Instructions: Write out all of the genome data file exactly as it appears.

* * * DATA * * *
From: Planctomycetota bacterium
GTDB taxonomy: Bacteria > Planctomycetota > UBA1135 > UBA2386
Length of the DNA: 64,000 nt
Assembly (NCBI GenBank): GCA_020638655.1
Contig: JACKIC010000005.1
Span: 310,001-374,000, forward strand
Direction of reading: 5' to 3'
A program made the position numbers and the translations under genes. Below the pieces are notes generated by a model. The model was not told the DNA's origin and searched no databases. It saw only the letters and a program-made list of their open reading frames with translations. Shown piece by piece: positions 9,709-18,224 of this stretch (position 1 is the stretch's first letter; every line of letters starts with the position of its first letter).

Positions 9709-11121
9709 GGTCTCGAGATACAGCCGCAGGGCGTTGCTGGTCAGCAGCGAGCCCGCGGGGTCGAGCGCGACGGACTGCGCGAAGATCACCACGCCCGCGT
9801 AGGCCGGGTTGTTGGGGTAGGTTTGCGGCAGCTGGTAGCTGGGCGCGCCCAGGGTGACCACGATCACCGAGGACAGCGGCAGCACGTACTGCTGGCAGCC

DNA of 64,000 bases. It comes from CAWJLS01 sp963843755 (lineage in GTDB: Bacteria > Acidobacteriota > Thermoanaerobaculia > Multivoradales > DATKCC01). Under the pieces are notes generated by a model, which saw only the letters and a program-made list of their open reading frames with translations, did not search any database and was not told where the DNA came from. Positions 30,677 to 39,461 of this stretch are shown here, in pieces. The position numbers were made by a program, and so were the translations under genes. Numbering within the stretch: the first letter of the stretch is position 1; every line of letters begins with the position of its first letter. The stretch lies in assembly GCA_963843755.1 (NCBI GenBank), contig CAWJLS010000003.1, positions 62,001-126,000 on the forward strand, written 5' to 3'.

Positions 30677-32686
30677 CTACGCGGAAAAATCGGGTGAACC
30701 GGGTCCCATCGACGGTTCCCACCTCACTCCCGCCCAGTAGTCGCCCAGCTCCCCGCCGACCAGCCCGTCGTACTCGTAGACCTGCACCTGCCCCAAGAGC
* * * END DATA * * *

From: Planctomycetota bacterium
GTDB taxonomy: Bacteria > Planctomycetota > UBA1135 > UBA2386
Length of the DNA: 64,000 nt
Assembly (NCBI GenBank): GCA_020638655.1
Contig: JACKIC010000005.1
Span: 310,001-374,000, forward strand
Direction of reading: 5' to 3'
A program made the position numbers and the translations under genes. Below the pieces are notes generated by a model. The model was not told the DNA's origin and searched no databases. It saw only the letters and a program-made list of their open reading frames with translations. Shown piece by piece: positions 9,709-18,224 of this stretch (position 1 is the stretch's first letter; every line of letters starts with the position of its first letter).

Positions 9709-11121
9709 GGTCTCGAGATACAGCCGCAGGGCGTTGCTGGTCAGCAGCGAGCCCGCGGGGTCGAGCGCGACGGACTGCGCGAAGATCACCACGCCCGCGT
9801 AGGCCGGGTTGTTGGGGTAGGTTTGCGGCAGCTGGTAGCTGGGCGCGCCCAGGGTGACCACGATCACCGAGGACAGCGGCAGCACGTACTGCTGGCAGCC

DNA of 64,000 bases. It comes from CAWJLS01 sp963843755 (lineage in GTDB: Bacteria > Acidobacteriota > Thermoanaerobaculia > Multivoradales > DATKCC01). Under the pieces are notes generated by a model, which saw only the letters and a program-made list of their open reading frames with translations, did not search any database and was not told where the DNA came from. Positions 30,677 to 39,461 of this stretch are shown here, in pieces. The position numbers were made by a program, and so were the translations under genes. Numbering within the stretch: the first letter of the stretch is position 1; every line of letters begins with the position of its first letter. The stretch lies in assembly GCA_963843755.1 (NCBI GenBank), contig CAWJLS010000003.1, positions 62,001-126,000 on the forward strand, written 5' to 3'.

Positions 30677-32686
30677 CTACGCGGAAAAATCGGGTGAACC
30701 GGGTCCCATCGACGGTTCCCACCTCACTCCCGCCCAGTAGTCGCCCAGCTCCCCGCCGACCAGCCCGTCGTACTCGTAGACCTGCACCTGCCCCAAGAGC